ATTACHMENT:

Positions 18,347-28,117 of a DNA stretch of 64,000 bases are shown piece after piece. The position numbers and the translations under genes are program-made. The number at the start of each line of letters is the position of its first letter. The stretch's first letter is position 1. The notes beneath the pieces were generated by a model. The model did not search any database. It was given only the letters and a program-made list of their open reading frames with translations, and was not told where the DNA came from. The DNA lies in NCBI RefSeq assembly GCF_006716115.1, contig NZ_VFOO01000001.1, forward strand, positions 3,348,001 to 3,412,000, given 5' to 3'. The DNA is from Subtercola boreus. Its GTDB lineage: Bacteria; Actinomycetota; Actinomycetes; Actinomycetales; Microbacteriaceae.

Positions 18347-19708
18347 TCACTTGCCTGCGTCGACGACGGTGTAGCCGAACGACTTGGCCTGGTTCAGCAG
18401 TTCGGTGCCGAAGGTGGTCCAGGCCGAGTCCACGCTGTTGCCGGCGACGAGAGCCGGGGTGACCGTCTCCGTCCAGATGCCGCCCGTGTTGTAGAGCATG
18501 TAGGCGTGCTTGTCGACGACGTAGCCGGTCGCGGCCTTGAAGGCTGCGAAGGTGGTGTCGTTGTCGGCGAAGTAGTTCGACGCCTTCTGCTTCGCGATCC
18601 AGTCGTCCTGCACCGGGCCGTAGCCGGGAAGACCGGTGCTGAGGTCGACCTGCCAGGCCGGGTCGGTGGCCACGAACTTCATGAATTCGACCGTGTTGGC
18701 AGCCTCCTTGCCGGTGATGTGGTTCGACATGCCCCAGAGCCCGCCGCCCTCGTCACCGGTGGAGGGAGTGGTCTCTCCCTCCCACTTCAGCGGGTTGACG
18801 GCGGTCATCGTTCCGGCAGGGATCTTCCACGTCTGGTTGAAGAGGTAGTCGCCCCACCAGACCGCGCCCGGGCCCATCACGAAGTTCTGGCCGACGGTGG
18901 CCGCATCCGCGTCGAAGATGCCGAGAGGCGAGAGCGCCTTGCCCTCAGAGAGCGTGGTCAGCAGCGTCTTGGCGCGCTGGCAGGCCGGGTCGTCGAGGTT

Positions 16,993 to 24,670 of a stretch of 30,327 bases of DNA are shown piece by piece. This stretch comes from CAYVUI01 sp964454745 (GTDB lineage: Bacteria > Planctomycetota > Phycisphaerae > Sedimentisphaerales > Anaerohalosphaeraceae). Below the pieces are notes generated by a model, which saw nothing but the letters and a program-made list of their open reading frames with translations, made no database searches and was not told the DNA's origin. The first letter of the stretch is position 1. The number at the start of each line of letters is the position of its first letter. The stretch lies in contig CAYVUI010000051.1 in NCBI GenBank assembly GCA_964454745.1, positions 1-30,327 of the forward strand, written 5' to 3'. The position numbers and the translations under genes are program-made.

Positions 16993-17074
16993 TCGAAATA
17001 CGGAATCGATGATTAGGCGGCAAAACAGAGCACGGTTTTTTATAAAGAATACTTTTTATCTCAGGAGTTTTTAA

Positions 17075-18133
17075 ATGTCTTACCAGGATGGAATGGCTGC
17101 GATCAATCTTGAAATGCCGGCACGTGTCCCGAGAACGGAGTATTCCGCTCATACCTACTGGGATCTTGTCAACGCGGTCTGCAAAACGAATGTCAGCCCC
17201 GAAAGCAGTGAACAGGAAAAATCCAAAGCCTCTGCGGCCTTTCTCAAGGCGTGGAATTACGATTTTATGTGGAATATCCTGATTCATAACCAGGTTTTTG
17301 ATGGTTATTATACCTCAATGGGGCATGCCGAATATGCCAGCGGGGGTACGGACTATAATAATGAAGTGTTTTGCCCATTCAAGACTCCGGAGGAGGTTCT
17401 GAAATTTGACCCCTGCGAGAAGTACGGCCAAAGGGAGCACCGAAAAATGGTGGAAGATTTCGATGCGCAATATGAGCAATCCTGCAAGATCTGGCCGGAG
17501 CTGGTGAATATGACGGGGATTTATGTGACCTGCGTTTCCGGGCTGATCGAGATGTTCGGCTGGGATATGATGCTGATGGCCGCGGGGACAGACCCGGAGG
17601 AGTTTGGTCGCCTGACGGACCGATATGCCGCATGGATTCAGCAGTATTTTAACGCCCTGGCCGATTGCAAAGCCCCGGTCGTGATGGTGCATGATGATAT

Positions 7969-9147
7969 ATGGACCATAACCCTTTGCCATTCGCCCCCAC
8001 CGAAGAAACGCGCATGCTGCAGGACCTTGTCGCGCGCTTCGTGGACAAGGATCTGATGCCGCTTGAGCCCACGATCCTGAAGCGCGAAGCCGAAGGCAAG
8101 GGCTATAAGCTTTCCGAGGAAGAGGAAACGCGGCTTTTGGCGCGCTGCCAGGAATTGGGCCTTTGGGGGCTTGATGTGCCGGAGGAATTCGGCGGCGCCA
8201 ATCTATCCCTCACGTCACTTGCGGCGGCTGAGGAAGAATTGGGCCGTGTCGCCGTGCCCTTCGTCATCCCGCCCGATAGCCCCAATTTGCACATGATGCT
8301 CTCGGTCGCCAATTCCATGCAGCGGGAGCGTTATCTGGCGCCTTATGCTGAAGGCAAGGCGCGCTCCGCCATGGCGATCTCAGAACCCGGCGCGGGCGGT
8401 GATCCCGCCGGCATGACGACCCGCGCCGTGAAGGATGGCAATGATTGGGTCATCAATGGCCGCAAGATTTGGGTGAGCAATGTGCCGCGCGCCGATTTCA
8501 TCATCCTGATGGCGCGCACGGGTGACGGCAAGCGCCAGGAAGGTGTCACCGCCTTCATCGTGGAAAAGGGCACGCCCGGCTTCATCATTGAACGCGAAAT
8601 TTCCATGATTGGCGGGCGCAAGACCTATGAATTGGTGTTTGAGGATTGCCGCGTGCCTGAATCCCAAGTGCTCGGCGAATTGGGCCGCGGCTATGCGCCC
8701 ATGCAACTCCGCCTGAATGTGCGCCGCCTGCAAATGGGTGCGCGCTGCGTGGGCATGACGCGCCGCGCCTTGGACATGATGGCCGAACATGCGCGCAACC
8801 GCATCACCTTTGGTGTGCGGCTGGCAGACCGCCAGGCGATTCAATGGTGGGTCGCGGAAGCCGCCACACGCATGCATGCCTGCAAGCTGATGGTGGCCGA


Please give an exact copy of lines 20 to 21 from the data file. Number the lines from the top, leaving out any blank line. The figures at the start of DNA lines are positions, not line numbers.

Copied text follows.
17501 CTGGTGAATATGACGGGGATTTATGTGACCTGCGTTTCCGGGCTGATCGAGATGTTCGGCTGGGATATGATGCTGATGGCCGCGGGGACAGACCCGGAGG
17601 AGTTTGGTCGCCTGACGGACCGATATGCCGCATGGATTCAGCAGTATTTTAACGCCCTGGCCGATTGCAAAGCCCCGGTCGTGATGGTGCATGATGATAT